If you arent hourly, the pay isnt worth it for the time you put in. Have fun getting a 12 cent raise after all of your hard work. The problem is with upper management. I've had a director who makes you do her school work for her masters program. She has called employees stupid and wishes they had enough money to fire them. HR does nothing. Insperity is useless. Have fun doing other peoples jobs for no increase in pay. They MAY give you a lovely $10 gift card for your extra hard work.
Awesome PTO-180 hours a year, holidays off, great christmas vacation
directors are hard to get ahold of due to constant meetings, overworked and overpaid, controlling, loud and annoying volunteers
Membership Representative (Former Employee) – Kalamazoo, MI – February 14, 2016
The environment is toxic, I've never seen such turnover or poor morale. Extremely low pay (they don't give raises), the expectation to work several nights per week meeting with troop leaders, the requirement to attend meetings and events in other regions with no comp time off, and an egomaniacle "CEO" who is one of the most difficult people that I've encountered in my entire life and career. I couldn't wait to get out!
Volunteer (Former Employee) – San Bernardino, CA – March 24, 2016
Volunteer work is always a must with the girlscouts. It's fun and helps raise funds for you and your troops. Downside is standing long hours and walking door to door, and can be abit discouraging if someone deny your troop.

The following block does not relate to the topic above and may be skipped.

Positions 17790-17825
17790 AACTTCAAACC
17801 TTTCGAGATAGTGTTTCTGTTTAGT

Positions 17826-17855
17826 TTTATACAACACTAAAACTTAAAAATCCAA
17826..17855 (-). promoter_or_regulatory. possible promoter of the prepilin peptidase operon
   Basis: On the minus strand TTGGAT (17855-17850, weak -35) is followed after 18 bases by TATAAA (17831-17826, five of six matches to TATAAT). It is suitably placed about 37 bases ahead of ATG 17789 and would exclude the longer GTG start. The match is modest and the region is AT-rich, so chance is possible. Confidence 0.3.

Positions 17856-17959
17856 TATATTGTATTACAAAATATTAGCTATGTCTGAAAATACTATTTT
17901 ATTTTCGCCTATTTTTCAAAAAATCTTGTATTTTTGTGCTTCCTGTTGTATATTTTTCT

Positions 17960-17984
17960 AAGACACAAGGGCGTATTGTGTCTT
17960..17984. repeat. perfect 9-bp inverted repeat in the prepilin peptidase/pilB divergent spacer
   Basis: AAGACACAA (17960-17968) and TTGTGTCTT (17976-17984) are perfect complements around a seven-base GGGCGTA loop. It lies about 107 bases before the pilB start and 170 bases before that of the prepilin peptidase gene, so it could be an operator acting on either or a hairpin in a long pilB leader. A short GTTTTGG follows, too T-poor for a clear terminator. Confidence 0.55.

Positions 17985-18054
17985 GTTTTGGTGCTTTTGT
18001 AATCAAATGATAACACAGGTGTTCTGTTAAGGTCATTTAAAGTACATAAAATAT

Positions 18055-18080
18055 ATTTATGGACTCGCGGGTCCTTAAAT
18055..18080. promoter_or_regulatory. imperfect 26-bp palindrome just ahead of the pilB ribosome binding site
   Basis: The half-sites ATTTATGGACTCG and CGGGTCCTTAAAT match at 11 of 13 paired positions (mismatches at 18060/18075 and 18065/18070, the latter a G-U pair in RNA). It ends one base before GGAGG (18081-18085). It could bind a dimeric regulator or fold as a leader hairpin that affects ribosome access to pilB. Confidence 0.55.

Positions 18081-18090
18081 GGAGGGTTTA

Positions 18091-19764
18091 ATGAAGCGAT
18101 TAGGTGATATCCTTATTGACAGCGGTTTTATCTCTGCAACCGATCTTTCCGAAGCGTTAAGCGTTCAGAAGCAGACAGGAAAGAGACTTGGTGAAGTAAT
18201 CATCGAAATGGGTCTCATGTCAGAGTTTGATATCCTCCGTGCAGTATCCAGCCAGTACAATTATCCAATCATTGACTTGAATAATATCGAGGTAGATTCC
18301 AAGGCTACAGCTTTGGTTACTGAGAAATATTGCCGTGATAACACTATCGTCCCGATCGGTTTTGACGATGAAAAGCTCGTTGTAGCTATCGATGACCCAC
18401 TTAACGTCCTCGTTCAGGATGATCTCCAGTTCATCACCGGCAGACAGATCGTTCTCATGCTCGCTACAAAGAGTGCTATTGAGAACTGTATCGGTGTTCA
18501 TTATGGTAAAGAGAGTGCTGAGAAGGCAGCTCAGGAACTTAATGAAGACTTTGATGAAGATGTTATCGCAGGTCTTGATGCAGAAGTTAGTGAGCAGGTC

Program Manager (Current Employee) – North Haven, CT and Hartford, CT – January 29, 2016
I have been a Program Manager at Girl Scouts of Connecticut since 2007 and have worked for the organization since 2002. There is no typical day at work. What I mean by that is that the work environment is constantly changing and in working in Youth Development that's a plus. I love working with my co-workers and we are an extremely solid team with each of us bringing special skills to the table which makes Youth Programming excellent. My direct manager by far is one of the most organized, thoughtful, and efficient managers I have ever come across. I think that the main reason I have stayed at Girl Scouts for so many years is directly related to her. I think while constant change is a good thing, I think it is the hardest part of my job. We are also lacking manpower so, achieving high ranking goals, is often difficult with little to no time. The most enjoyable part of my job is working with children. It is a unique opportunity to be on the ground seeing those "aha" moments. It makes the job much more bearable at times! My co-workers are fabulous also so the department support makes the day to day more successful.
Good Department Team
low salary, little movement both lateral and advanced, budget cuts, and little to no raises (none in the last three years)
Outdoor and STEM Program Manager (Former Employee) – Kansas City, MO – January 19, 2016
This was an incredibly rewarding company to work for, although at the time I was with this organization the management was under turmoil, which made managing programs difficult. Training program for new employees needed work. Expect to work evenings and weekends, but with comp time. Great vacation benefits.
Director (Current Employee) – Macedonia, OH – November 9, 2015
Work days can be long for certain positions. CEO is supportive of professional development and advancement from within. Generous holidays and PTO. Compensation is good for a nonprofit. Great mission that drives the day to day operations and strategic direction. The Member Engagement Specialist is a newer position that combines customer service and sales, in the sense that adults are often needed to fill troop volunteer roles and that takes some convincing.